The Rev. Robert Franklin remembers the exact instant his life veered into spiritual territory.
After a series of renovations over the winter, Chabad Lubavitch will premiere its new denominational home this weekend.
The African-American choir from Atlanta will perform at 8 p.m. Sunday in the Amphitheater, and Jacobsen said he is excited for the Chautauqua audience to experience in an authentic way a different way of making music.
Last Saturday, the Athenaeum Hotel parlor flooded with morning light and filled with people as about 150 volunteers and campaign leaders gathered for the Chautauqua Fund’s Kick-Off Celebration.
“I like to say that we use an angle of vision on the weekly themes,” said Joan Brown Campbell, director of Chautauqua Institution’s Department of Religion. “We use them to the extent possible, but they are designed for the morning lectures with a secular point of view. We try to provide an ethical base, a look at lived religion that people will find useful. Our lectures are from a humanitarian, ethical and spiritual point of view and are not just an extension of the morning themes.”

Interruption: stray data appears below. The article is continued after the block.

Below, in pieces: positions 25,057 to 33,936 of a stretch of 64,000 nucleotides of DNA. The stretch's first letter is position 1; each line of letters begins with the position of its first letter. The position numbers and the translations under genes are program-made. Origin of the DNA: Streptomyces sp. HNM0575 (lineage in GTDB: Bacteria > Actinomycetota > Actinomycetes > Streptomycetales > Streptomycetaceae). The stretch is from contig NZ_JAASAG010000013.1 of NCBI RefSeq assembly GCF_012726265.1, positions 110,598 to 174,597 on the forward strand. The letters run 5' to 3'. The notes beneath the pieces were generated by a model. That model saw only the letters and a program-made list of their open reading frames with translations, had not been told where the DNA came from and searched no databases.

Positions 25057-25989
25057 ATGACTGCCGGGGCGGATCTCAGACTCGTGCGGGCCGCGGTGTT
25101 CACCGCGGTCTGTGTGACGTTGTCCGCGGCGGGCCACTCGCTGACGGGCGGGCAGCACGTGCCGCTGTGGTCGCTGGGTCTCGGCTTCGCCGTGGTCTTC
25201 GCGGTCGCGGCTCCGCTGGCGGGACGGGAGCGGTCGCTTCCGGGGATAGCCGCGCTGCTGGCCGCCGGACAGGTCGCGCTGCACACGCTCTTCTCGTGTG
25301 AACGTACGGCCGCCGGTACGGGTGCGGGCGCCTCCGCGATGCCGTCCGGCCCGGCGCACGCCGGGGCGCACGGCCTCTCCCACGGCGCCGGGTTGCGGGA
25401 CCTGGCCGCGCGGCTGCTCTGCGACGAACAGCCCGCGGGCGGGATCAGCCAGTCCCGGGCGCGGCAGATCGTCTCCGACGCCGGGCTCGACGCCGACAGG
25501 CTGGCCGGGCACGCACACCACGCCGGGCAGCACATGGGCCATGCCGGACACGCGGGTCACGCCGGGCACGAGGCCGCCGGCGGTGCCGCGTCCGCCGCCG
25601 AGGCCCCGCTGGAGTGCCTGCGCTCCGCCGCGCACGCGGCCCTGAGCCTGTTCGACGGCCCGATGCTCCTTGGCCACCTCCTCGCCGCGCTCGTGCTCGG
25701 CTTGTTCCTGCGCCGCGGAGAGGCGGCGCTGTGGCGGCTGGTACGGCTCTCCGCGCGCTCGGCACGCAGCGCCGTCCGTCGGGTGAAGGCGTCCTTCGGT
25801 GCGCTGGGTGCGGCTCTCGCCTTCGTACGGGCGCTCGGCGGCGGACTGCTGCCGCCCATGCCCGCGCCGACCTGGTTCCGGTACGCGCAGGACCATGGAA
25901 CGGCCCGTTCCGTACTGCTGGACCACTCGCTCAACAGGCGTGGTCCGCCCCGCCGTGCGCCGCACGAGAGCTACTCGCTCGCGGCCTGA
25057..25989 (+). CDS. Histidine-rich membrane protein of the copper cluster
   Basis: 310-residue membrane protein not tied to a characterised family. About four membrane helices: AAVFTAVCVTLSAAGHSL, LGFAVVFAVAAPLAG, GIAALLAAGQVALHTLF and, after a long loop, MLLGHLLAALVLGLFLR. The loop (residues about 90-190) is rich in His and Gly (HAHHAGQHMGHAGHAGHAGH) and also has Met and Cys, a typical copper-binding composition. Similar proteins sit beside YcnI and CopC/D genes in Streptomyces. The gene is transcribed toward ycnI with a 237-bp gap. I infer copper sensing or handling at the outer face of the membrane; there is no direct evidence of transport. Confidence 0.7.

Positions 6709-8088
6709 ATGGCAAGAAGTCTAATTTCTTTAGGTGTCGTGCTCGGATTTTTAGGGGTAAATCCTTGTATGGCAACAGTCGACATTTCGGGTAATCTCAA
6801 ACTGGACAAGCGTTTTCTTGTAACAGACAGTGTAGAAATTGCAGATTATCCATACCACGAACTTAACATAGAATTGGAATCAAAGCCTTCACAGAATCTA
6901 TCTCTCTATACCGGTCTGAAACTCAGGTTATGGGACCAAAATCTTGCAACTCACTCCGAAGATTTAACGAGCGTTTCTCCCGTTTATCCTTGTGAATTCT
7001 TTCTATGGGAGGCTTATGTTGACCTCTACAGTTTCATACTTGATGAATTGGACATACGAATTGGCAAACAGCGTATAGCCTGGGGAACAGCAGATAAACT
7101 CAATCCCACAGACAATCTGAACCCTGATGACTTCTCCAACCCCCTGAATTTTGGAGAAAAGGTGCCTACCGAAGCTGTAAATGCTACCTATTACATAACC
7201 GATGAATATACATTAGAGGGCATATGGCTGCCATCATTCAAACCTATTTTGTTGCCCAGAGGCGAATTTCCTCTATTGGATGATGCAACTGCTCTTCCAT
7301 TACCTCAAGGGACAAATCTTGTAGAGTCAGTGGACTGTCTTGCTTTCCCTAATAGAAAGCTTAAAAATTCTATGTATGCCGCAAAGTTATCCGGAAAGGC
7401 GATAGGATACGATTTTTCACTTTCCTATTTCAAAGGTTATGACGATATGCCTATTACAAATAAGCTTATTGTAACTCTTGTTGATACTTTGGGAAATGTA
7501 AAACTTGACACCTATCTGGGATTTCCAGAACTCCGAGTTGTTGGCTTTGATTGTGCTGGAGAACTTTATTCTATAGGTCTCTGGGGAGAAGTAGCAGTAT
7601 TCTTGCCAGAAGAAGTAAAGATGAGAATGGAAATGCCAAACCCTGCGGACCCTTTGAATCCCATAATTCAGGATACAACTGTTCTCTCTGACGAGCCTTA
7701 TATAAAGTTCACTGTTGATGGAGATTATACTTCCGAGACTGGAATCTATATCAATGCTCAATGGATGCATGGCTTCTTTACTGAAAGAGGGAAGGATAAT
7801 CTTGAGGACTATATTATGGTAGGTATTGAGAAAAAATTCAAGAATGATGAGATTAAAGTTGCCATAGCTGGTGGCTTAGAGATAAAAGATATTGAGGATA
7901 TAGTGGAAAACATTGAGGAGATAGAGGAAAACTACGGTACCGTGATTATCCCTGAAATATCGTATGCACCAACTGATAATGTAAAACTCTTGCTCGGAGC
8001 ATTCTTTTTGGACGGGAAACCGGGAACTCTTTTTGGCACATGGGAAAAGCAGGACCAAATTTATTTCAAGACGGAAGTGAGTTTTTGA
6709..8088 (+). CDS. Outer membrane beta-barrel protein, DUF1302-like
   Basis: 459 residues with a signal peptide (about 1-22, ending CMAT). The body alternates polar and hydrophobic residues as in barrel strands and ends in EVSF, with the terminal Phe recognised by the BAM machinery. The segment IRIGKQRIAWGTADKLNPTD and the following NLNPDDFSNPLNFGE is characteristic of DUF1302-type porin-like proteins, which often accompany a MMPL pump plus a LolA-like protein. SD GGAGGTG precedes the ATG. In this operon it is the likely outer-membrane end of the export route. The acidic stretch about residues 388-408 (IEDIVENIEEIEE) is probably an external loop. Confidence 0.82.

The Rev. Joan Brown Campbell has served the Chautauqua community for 14 years as director of the Department of the Religion. In those years, she has fostered a diverse religious community. Campbell’s impressive career at Chautauqua will come to a close with her retirement at the end of the year, but she will be sent off with a bang.
In Bruce Norris’ Pulitzer Prize-winning play, Clybourne Park, there is a strong feeling of discomfort.
When Joan Brown Campbell steps down from her position as director of the Department of Religion at the end of this year, she will leave in her wake quite a legacy.